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Rn ai and epigenetics sourcebook

Rn ai and epigenetics sourcebook



Make your RNA interference experiments simple, stress-free, and successful ...

Make your RNA interference experiments simple, stress-free, and successful
RNA interference (RNAi) is one of the most important technological breakthroughs in modern biology, allowing us to directly observe the effects
of the loss of function of specific genes in mammalian systems. Once viewed as a technique used only by select laboratories, RNAi is now considered
essential for studying gene function. It has become a prominent tool for protein knockdown studies, phenotype analysis, function recovery,
pathway analysis, in vivo knockdown, and drug target discovery.
A brief history of RNAi
In the early 1990s, scientists first observed that RNA inhibited protein expression in plants and fungi. In 1998, Andrew Fire and Craig Mello, working
with Caenorhabditis elegans, discovered that double-stranded RNA (dsRNA) was the source of the inhibition, and they called this phenomenon
RNA interference (RNAi). While studies in C. elegans were encouraging, the use of RNAi was limited to lower organisms because delivering long
dsRNA for RNAi was nonspecifically inhibitory in mammalian cells. In 2001, shorter RNAs (siRNA) were shown to directly trigger RNAi in mammalian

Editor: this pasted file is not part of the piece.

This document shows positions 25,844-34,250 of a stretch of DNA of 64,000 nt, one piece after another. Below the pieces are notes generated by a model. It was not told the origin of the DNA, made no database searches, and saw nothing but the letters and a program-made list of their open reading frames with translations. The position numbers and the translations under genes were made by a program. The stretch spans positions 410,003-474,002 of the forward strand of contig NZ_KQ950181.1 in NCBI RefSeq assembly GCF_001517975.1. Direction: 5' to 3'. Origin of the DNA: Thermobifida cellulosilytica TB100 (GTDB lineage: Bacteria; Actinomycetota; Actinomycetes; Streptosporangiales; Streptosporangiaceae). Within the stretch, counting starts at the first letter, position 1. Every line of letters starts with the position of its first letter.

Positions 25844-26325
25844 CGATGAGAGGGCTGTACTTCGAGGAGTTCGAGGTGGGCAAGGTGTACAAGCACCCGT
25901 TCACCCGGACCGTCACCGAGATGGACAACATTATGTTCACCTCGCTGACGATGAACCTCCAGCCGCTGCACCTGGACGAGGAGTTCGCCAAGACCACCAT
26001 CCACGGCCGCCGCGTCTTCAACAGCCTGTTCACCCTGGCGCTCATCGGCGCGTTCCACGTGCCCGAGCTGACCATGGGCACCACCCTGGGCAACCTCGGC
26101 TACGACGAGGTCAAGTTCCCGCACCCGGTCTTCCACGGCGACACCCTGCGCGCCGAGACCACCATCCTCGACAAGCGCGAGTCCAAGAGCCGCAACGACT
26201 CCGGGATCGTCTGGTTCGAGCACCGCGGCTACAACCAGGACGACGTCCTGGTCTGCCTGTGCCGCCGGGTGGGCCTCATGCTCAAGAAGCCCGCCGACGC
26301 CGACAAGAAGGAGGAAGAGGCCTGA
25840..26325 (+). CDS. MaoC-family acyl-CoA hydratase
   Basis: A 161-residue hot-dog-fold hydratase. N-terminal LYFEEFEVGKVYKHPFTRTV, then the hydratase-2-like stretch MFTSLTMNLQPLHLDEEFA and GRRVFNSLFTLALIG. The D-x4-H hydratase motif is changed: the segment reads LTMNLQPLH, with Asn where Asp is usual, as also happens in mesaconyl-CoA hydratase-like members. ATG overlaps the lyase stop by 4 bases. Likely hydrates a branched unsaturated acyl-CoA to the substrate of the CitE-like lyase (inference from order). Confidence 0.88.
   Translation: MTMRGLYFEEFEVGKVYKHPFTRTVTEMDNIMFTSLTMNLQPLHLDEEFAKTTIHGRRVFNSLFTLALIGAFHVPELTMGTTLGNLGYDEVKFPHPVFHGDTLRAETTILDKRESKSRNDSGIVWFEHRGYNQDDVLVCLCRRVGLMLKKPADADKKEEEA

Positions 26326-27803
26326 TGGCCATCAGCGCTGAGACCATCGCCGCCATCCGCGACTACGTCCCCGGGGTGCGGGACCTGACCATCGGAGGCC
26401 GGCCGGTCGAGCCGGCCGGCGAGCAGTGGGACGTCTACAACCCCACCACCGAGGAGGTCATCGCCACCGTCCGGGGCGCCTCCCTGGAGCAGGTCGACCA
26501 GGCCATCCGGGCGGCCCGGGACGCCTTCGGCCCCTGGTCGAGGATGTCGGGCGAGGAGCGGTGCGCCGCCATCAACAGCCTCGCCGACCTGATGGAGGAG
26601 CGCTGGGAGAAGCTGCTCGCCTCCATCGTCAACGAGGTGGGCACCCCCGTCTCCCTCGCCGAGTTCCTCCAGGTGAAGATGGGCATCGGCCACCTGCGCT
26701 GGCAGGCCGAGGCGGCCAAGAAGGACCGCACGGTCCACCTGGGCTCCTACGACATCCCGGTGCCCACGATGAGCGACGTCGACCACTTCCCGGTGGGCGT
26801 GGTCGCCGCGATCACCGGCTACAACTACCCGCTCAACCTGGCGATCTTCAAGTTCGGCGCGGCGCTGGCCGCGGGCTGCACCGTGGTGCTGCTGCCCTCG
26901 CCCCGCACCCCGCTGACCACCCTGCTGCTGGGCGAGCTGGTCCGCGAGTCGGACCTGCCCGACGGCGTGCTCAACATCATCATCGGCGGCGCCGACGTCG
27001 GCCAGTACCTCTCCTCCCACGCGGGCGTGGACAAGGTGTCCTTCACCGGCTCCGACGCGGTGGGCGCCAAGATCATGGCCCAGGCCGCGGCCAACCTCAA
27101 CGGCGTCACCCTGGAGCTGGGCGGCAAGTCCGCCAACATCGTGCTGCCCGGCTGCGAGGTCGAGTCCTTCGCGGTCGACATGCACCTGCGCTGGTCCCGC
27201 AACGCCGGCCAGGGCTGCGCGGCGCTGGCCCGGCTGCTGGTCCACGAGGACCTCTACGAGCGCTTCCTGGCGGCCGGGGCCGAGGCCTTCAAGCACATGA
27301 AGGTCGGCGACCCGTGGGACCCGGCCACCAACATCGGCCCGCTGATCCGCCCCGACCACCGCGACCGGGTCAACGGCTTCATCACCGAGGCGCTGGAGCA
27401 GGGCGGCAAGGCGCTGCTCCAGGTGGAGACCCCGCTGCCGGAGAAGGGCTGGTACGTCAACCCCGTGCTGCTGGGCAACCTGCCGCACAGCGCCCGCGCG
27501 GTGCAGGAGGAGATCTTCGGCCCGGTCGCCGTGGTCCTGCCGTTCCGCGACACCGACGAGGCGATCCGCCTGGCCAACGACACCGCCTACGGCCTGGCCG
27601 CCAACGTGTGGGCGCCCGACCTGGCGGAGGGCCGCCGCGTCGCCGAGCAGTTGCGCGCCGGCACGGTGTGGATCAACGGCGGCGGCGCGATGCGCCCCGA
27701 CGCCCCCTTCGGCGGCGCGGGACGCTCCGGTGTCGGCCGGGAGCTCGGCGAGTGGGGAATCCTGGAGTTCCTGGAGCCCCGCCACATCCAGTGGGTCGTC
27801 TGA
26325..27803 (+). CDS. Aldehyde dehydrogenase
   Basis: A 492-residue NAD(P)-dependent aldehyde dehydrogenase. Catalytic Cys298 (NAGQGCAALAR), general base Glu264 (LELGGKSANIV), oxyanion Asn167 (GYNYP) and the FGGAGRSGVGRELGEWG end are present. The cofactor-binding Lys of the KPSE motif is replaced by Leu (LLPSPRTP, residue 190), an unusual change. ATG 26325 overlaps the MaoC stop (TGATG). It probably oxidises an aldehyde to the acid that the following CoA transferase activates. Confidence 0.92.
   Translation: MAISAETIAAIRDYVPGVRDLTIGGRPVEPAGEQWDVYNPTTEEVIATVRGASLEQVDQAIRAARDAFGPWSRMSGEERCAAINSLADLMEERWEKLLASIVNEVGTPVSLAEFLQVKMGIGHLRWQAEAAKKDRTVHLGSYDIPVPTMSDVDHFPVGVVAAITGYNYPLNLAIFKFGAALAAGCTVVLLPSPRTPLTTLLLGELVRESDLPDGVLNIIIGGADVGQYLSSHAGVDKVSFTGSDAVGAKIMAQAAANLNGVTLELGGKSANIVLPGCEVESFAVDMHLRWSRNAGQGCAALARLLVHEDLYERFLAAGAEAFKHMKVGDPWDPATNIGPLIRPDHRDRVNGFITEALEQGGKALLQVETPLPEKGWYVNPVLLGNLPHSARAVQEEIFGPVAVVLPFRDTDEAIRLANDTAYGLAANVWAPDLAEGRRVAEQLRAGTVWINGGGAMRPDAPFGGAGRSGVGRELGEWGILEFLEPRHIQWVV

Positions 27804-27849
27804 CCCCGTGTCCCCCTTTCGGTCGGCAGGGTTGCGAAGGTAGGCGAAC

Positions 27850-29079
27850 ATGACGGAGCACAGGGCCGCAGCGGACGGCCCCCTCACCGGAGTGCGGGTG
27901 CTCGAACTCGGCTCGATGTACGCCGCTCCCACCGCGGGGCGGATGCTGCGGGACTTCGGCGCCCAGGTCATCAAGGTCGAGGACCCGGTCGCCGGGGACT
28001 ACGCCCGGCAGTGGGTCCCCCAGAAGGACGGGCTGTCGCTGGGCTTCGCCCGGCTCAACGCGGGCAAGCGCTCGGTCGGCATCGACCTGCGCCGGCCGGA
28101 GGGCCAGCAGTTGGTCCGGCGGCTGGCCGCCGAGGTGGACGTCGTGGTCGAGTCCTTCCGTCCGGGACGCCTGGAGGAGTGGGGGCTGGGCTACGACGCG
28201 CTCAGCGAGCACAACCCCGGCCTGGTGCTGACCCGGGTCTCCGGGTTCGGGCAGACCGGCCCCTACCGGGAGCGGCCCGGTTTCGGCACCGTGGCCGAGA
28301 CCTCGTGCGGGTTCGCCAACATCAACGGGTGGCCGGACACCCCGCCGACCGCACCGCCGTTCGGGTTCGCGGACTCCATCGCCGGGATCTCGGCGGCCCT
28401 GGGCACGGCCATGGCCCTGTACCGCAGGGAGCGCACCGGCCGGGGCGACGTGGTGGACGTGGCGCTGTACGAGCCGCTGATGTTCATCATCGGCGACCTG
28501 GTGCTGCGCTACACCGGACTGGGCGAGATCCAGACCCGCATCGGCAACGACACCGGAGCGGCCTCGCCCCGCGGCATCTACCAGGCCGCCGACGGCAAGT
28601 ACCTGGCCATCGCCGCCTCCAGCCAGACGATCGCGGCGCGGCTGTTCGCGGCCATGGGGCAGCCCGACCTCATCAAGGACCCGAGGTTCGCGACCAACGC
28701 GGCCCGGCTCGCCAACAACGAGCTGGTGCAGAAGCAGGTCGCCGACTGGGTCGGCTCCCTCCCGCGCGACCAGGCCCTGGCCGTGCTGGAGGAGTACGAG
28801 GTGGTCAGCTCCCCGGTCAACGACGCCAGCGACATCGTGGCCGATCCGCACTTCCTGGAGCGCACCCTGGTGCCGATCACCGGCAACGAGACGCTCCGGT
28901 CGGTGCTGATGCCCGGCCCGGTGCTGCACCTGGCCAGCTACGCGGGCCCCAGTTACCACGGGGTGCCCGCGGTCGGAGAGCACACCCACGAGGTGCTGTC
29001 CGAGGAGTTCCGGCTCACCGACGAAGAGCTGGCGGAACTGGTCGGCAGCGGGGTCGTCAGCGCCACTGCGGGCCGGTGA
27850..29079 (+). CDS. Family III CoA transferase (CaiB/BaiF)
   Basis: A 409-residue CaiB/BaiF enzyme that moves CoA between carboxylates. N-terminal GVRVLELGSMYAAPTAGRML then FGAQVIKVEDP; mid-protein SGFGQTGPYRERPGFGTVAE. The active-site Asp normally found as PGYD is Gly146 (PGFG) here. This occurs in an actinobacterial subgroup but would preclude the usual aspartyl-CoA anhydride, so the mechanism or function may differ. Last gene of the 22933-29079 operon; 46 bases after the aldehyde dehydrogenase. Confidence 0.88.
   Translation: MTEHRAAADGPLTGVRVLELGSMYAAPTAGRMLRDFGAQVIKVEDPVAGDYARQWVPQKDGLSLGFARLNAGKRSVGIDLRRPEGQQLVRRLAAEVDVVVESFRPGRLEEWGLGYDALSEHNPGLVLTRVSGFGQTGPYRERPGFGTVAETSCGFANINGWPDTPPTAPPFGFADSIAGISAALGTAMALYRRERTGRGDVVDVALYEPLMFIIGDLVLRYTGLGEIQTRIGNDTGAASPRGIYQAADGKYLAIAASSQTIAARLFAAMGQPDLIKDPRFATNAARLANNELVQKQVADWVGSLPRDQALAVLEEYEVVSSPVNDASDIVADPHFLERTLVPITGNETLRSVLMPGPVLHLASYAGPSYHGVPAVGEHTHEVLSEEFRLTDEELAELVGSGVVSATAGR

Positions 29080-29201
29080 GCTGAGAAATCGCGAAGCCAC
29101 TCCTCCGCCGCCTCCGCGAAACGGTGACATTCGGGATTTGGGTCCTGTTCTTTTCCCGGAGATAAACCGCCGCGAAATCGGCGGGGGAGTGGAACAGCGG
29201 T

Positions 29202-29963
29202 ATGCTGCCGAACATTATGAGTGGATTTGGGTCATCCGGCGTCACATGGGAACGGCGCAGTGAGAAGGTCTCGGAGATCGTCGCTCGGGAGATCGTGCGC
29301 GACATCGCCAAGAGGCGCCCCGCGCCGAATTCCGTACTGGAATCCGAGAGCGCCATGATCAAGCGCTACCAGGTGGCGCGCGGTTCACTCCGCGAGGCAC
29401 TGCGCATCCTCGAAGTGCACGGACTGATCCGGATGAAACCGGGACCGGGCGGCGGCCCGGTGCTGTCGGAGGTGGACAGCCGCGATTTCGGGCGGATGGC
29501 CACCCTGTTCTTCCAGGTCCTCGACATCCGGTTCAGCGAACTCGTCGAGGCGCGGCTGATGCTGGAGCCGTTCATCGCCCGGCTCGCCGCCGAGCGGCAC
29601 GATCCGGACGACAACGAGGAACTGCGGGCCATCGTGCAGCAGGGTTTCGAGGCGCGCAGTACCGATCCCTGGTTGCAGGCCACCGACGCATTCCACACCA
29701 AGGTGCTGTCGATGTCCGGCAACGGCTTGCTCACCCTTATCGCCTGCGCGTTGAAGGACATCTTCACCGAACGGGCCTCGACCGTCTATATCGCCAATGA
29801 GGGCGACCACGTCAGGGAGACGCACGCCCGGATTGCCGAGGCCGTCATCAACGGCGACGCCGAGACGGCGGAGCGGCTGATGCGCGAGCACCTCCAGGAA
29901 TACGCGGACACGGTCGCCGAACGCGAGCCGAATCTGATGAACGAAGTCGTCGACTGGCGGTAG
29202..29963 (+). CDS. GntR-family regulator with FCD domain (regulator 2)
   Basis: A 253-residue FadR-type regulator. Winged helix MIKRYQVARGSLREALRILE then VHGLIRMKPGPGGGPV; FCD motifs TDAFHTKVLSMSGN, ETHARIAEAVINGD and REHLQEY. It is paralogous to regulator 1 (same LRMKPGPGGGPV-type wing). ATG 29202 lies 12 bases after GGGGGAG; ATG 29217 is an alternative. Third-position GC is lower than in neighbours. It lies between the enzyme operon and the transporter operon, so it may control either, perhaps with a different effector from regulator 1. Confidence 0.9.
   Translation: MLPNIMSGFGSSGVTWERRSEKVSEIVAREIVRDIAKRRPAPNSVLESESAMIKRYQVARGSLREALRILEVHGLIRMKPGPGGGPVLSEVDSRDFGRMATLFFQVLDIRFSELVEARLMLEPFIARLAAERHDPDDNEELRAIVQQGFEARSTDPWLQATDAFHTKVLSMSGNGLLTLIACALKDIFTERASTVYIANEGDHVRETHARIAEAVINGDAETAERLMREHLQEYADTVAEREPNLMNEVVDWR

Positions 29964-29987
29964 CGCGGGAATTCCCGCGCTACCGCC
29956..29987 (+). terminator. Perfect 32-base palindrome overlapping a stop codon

cells, without evoking the nonspecific effects observed with longer dsRNAs. In 2006, just 8 years after the discovery of siRNA, the Nobel Prize in
Physiology or Medicine was awarded to Fire and Mello for their discovery, underscoring the importance of RNAi as an investigative tool.
How RNAi works
The molecules that mediate RNAi are short
dsRNA oligonucleotides, 21 nucleotides in
length, which are processed internally by
an enzyme called Dicer. The Dicer cleavage
products were first referred to as short
interfering RNA, now known as siRNA. RNAi
technology takes advantage of the cell’s
natural machinery to effectively knock
down expression of a gene with transfected
siRNA. There are several ways to induce RNAi:
synthetic molecules, RNAi vectors, and in
vitro dicing (Figure 1.1). In mammalian cells,
short pieces of dsRNA—short interfering
RNA— initiate the specific degradation of a
targeted cellular mRNA. In this process, the
antisense strand of siRNA becomes part of
a multiprotein complex, or RNA-induced
silencing complex (RISC), which then identifies
the corresponding mRNA and cleaves it
at a specific site. Next, this cleaved message
is targeted for degradation, which ultimately
results in the loss of protein expression



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